The idea of a café sprang from something a family friend, Dixon Peralta, was mulling over. “He offered the opportunity to start a coffee shop business in the city,” Rochris said. “We started out as a coffee shop, and only that—but eventually we decided to evolve into a coffee shop and restaurant.” And increasingly, it is the food of the place that has people coming back. Among its bestsellers—and what now constitute the signature dishes of Café Antonio—are the grilled pork ribs glazed in hickory sauce, the Cheezy Pork—strips of meat rendered in cheese cream sauce, and herb-marinated lamb steak. And then there is Jamaican grilled pork chop, tenderly marinated in herbs and spices. I can swear by the Jamaican chops: it is meat that overwhelms with a distinct herby flavor, earthy and spicy at the same time. What you now have is a whole new experiment in food, all of the entrees given certain explosive twists—the onion soup with bread and cheese, the garlic shrimp salad, the seafood paella, the grilled squid, the pasta marinara, the pesto pasta with tomato sauce, the pimiento basilica, the carbonara, and the tantalizingly sinful French toast with the caramelized banana (the mango slivers hidden in the bread was a touch of genius). The Fricadel burger with mushroom, one must say, is an experience.

The new menu is courtesy of Chef Eugene Gueverra from Cebu who whisked in, and stayed with the Piñeros for the entire month of April this year, and concocted a definitive change in the menu, and standardized the café’s process. “It was difficult because I am not a chef nor was I trained anywhere,” Rochris said. “Balancing finances and creating a product and service that satisfies the customer is a challenge.”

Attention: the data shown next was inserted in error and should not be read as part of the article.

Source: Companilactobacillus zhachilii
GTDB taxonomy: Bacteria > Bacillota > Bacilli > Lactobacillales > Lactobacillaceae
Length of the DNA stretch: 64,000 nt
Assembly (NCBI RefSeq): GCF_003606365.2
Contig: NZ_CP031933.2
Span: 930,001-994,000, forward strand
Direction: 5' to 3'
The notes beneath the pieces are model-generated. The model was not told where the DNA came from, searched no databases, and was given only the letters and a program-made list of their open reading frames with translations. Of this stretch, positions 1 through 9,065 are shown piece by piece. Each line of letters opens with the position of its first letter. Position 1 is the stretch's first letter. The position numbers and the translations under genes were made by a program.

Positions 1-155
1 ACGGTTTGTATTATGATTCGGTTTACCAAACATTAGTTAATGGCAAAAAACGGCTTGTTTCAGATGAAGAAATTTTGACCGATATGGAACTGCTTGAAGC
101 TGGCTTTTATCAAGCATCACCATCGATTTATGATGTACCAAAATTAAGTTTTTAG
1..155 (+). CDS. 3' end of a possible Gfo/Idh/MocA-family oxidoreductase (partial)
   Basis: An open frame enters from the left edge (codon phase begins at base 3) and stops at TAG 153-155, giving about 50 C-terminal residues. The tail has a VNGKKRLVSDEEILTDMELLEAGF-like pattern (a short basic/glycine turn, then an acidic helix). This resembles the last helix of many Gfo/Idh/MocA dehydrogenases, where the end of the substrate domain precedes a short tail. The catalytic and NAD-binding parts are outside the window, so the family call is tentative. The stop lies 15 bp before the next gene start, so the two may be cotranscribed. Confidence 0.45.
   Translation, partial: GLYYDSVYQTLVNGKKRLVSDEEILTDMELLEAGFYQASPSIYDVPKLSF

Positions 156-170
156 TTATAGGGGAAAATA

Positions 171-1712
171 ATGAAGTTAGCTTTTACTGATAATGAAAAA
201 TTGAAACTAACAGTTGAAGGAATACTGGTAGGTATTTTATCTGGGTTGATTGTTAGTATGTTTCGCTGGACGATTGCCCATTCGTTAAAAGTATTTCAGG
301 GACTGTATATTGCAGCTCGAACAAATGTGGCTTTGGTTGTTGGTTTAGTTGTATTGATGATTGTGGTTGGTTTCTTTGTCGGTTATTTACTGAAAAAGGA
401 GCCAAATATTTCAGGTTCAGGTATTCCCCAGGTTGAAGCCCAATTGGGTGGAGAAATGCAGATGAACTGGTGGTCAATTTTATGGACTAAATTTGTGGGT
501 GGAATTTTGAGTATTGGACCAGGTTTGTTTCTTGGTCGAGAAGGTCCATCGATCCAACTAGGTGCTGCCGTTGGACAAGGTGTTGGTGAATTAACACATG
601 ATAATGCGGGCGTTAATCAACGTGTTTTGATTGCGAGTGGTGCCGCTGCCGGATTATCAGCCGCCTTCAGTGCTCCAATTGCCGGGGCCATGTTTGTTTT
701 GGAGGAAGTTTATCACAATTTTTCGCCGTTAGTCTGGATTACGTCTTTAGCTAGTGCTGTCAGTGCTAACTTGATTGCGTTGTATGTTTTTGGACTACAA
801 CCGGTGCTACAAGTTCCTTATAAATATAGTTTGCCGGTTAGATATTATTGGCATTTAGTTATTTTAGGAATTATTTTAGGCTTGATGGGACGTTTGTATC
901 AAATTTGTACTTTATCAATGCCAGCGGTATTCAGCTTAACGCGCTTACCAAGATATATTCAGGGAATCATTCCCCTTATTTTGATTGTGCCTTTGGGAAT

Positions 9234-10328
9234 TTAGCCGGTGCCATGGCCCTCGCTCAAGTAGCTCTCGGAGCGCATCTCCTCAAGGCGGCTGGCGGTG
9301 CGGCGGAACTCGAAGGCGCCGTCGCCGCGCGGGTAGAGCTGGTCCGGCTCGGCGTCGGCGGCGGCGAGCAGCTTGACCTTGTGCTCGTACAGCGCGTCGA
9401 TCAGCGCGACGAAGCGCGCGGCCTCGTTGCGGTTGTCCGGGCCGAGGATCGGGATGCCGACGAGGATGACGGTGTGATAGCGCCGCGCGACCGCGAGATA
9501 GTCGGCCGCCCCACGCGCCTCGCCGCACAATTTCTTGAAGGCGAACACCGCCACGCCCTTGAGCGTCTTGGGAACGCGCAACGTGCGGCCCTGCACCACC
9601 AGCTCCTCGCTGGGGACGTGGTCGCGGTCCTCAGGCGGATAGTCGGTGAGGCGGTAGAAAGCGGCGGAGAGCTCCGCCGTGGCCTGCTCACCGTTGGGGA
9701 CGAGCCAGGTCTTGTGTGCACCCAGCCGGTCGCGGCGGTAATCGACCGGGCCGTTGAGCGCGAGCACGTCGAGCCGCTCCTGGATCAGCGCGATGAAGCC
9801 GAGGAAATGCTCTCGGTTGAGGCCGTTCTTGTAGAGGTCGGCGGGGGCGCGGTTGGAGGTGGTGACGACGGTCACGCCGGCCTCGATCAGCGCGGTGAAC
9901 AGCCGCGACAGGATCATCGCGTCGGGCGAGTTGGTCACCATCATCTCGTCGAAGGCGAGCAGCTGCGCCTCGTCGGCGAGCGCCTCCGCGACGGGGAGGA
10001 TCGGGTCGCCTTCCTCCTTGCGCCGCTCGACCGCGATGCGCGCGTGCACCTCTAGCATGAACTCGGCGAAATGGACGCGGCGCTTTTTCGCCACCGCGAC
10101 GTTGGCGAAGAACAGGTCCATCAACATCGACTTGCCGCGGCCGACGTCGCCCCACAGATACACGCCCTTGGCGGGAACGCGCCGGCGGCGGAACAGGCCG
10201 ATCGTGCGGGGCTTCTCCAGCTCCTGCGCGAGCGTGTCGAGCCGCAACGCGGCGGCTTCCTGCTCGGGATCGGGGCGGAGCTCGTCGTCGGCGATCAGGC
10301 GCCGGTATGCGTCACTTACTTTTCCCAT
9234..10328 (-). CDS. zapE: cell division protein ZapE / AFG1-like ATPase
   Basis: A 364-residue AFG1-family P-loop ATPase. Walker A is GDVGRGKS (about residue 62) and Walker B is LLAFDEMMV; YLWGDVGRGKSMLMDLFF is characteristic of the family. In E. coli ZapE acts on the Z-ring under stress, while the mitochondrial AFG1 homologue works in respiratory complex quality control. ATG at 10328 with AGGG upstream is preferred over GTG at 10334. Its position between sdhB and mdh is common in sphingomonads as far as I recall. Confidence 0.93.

And then there are the Music Nights, randomly scheduled but increasingly popular. The streams of the café’s now-devoted patrons go through its glass doors unceasingly due in some part to an experiment in music the brothers have hatched. “We love music,” Rochris said, “and Music Night basically started out as an open mic night. And then slowly the members of what now constitutes our regular band got to know each other, with our regular singers Sela Saga, Alex Quilantang, and Reicha Piñero. Our plan is to make café Antonio a haven for aspiring artist, and to provide an avenue in which they could express themselves.”

Music Night is a monthly jamming among its young regulars, which started with a very successful The Beatles Night that had everybody singing “Hey, Jude” by the end. And then it continued on with some other themed nights, including the Apo Hiking Society Night, complete with Buboy Garovillo in the audience. (A Dumagueteño, Mr. Garovillo quickly obliged with everybody’s fevered expectations by singing one song with the band.)

That night, after the APO songs have been played and sung, it was time once more for open mic—and then somebody sang a fevered rendition of “Quando, Quando, Quando,” and transfixed us all with this discovery of a new voice—alluring, confident, graceful. Who was he? But it didn’t matter. He took the song and made it his own, above our familiar memories of Frank Sinatra and Michael Buble. We all turned to him, and knew this was it: how talent can be so divine it can turn any place into a sudden venue for worship. And so, on my own or with a bunch of people all singing, Café Antonio has become what it has become: a place of such comfort, anybody here can burst out into song.

All photography by Urich Calumpang

Labels: , ,

[0] This is Where You Bite the Sandwich

Saturday, July 16, 2011

entry arrow7:55 PM | All That Longing

The Thais know something about longing. They capture it well on film. The mad surging, the illusion of nobility in denial, the perfect -- if short-lived -- happiness of catching a glance, a smile, or a touch from the beloved. Which is to say I have finally managed to catch Puttipong Pormsaka Na-Sakonnakorn and Wasin Pokpong's สิ่งเล็กเล็ก ที่เรียกว่า..รัก [A Little Thing Called Love, 2010] ... egged on by the sheer popularity of the film among girls (and women) around me who are normally of the even-keeled sort but have been reduced to hysterics by the Tagalog-dubbed version of this film which aired in a network TV station a few months back.